Friday, May 3
CITY GEM: Dr. Odd’s Medicine Show
The California Institute of Abnormalarts (yep, it’s one word) preserves and showcases the freak-show experience, covering a wide range of acts, encompassing performance art, live music, magic, puppetry, and independent film. Whether you’re in the mood to celebrate the birthday of a dead clown or you just want to catch some offbeat bands, the CIA has it all. Case in point: Dr. Odd’s Medicine Show features one of the founders of the modern sideshow revival, Zamora the Torture King, along with Frank Simon, who holds the Guinness World Record for balancing a refrigerator on his teeth for ten seconds. Dr. Odd pitches “miracle spirits” as the host of his eponymous extravaganza.
— Brendan A. Murray
Saturday, May 4
ART: Eat. Drink. Art.
It’s no coincidence that the Los Angeles Municipal Art Gallery is at Barnsdall Art Park, one of LA’s cultural and architectural gems. As a longstanding local institution on its own, LAMAG invites arts lovers to its annual benefit featuring a silent auction with works by such artistic luminaries as Wayne White, Ed Ruscha, Laddie John Dill, Mimi Pond, and Claire Falkenstein — along with up-and-coming talent. The multifaceted fundraiser also brings in top-notch food trucks, including Coolhaus, Border Grill, Heirloom LA, Flat Iron, Grilled Cheese Truck, and Mandolin House. And if that weren’t enough, there’s also live painting, booze tasting, a paintball shooting gallery, and DIY sculpture — all to music from DJs like KCRW’s Dan Wilcox. Don’t miss this chance to eat, drink, and art-appreciate while supporting the always excellent programs and exhibits at LAMAG. — Karin E. Baker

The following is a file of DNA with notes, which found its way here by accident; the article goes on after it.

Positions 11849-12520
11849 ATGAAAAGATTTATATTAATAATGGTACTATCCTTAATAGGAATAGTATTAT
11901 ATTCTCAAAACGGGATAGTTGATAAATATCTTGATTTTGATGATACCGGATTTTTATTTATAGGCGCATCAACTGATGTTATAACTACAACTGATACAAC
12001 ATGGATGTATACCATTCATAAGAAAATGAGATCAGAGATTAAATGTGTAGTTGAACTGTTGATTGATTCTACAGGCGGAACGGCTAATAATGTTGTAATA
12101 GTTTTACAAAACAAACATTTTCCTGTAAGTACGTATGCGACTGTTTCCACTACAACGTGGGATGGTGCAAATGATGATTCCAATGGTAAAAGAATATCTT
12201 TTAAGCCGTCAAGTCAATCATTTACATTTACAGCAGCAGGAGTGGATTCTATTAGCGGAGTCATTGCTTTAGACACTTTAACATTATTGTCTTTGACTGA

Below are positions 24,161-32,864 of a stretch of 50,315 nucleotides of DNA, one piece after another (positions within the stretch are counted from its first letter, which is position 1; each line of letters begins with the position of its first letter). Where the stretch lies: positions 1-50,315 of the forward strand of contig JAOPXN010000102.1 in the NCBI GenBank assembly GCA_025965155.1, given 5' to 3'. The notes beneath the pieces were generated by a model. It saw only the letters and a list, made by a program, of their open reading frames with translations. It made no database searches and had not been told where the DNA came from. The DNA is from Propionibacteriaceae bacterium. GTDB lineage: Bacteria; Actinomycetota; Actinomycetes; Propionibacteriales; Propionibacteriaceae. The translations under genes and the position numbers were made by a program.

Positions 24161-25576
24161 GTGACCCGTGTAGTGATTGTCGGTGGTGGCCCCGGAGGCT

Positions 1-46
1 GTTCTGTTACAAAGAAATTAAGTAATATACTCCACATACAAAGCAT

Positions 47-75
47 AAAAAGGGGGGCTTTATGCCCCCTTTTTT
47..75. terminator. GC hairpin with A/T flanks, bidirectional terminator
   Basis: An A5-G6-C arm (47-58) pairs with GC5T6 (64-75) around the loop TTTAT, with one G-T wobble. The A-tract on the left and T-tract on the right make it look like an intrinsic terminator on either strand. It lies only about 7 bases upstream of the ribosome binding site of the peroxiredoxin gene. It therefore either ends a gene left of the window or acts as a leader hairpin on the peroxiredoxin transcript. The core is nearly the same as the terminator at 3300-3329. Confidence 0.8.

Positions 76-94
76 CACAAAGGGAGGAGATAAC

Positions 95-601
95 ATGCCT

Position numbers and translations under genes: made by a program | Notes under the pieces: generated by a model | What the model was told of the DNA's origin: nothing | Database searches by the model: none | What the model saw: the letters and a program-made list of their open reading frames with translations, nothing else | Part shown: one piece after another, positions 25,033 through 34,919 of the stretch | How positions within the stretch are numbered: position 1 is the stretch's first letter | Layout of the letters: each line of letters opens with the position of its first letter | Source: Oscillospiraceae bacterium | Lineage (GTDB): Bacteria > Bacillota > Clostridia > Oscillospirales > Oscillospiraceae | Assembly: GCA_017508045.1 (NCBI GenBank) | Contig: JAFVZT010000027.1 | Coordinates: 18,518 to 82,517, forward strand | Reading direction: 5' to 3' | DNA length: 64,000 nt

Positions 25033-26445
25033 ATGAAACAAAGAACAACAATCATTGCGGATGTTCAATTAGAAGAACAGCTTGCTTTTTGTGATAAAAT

Sunday, May 5
Perhaps more than any other industrial band, Killing Joke bridged the gap between Throbbing Gristle’s aggressive noise provocations and the second wave’s death disco (see Wax Trax) and pop flirtations (NIN). They got their transgressive on as eagerly as their influences did (the cover of 1980’s essential “Wardance” single infamously depicts Fred Astaire tap-dancing atop dead WWII soldiers), but thanks to some ferocious goth grooves and Jaz Coleman’s bellowing charisma, standout albums like What’s THIS For…! (1981) were comparatively (and happily) palatable. These days, Killing Joke continue to hold court with a mix of abrasive, metallic sonics and secret catchiness at the Fonda Theater. — Stephen Gossett
ART: Beyond Brancusi: The Space of Sculpture
Norton Simon Museum highlights 19 contemporary sculptures from its remarkable permanent collection in Beyond Brancusi: The Space of Sculpture, a group exhibition in which each piece reflects the philosophy and techniques of Modernist sculptor Constantin Brâncuși (1876-1957). Born in Hungary, the artist lived and worked in France, where his radical manipulation of space and material began to redefine the discipline of sculpture. Exhibition curator Leah Lehmbeck used the museum’s own Brancusi sculpture, Bird in Space (1931), as the anchor for the show, which features artwork from the likes of Donald Judd (1928-1994) and SoCal’s own Robert Irwin, all spanning the decade of the 1960s and into the ’70s. Visitors are encouraged to view Brancusi’s Bird in Space, along with the exhibition itself, and to check out Dan Flavin’s 1966 art installation monument’ on the survival of Mrs. Reppin as well. — Tanja M. Laden